Warsaw is one of Europe's most dynamic metropolitan cities. In 2012 the Economist Intelligence Unit ranked Warsaw as the 32nd most liveable city in the world. In 2017 the city came 4th in the "Business-friendly" category and 8th in "Human capital and life style". It was also ranked as one of the most liveable cities in Central and Eastern Europe.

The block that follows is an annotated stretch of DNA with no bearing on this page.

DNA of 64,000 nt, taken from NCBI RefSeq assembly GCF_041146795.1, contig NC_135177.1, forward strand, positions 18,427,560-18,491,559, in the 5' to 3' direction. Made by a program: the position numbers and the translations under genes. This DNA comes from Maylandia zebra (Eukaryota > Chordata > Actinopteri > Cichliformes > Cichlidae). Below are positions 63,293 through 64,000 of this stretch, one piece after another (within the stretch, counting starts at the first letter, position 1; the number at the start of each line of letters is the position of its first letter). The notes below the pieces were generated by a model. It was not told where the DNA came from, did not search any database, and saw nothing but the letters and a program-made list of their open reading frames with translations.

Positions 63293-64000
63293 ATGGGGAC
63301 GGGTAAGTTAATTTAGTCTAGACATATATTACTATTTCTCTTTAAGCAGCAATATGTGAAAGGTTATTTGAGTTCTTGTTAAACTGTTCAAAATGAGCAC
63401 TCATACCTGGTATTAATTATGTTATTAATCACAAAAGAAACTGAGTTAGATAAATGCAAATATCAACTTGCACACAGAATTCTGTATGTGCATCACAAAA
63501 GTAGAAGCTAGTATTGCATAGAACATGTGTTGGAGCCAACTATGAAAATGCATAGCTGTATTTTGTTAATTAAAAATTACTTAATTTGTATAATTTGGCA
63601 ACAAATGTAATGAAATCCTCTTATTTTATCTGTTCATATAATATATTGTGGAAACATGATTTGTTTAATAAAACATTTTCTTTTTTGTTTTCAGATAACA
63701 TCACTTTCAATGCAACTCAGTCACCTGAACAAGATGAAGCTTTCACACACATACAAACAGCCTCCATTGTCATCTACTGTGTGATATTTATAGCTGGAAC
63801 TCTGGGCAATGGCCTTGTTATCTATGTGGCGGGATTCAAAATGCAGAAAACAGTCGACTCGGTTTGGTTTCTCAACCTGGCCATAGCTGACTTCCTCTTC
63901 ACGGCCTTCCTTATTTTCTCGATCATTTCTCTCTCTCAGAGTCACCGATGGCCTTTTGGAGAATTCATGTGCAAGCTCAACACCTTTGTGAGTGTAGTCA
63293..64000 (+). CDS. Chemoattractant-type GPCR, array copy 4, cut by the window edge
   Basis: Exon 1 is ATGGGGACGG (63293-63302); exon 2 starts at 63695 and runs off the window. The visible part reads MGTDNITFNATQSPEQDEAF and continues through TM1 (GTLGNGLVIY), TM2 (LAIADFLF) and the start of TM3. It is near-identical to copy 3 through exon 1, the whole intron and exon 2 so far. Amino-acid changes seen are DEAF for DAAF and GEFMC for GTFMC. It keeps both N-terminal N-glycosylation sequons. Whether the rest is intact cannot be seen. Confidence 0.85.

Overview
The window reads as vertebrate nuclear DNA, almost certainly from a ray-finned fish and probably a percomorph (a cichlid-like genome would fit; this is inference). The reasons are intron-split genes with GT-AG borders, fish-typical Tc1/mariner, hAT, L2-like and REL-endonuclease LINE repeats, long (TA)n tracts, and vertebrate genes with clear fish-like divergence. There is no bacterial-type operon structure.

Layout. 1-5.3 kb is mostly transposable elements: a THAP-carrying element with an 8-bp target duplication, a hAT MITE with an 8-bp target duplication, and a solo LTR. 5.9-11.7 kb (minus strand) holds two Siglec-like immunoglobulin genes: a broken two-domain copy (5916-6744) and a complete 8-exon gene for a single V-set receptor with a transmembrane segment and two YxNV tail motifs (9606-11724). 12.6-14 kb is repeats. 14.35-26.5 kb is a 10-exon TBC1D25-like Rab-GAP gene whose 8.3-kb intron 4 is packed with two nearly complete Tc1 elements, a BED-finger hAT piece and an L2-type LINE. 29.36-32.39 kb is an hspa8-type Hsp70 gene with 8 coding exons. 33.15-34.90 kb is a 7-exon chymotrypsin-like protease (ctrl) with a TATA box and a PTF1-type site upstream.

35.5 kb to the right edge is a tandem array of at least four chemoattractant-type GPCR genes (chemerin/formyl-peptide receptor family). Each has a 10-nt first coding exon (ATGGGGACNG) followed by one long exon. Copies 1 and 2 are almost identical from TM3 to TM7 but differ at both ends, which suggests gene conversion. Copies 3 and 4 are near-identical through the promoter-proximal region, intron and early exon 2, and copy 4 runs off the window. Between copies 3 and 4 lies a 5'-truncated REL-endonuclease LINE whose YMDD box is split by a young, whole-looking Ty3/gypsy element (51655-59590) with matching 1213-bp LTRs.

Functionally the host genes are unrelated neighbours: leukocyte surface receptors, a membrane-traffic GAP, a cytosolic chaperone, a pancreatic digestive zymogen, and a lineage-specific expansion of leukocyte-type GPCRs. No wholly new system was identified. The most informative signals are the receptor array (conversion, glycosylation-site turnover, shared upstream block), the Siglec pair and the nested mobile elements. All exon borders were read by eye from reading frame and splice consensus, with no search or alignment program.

Warsaw's name in the Polish language is Warszawa (also formerly spelled Warszewa and Warszowa). Other previous spellings of the name may have included Worszewa and Werszewa. According to some sources, the origin of the name is unknown. In Pre-Slavic toponomastic layer of Northern Mazovia: corrections and addenda (the Narew drainage), it is stated that the toponymy of northern Mazovia tends to have unclear etymology (p. 30). Originally, Warszawa was the name of a fishing village. According to one theory Warszawa means "belonging to Warsz", Warsz being a shortened form of the masculine name of Slavic origin Warcisław; see also etymology of Wrocław. However the ending -awa is unusual for a big city; the names of Polish cities derived from personal names usually ending in -ów/owo/ew/ewo (e.g. Piotrków, Adamów) while the -av- in the early name of Wrocław is part of a personal name. Folk etymology attributes the city name to a fisherman, Wars, and his wife, Sawa. According to legend, Sawa was a mermaid living in the Vistula River with whom Wars fell in love. In actuality, Warsz was a 12th/13th-century nobleman who owned a village located at the modern-day site of the Mariensztat neighbourhood. See also the Vršovci family which had escaped to Poland. The official city name in full is miasto stołeczne Warszawa ("The Capital City of Warsaw"). A native or resident of Warsaw is known as a Varsovian – in Polish warszawiak, warszawianin (male), warszawianka (female), warszawiacy, and warszawianie (plural).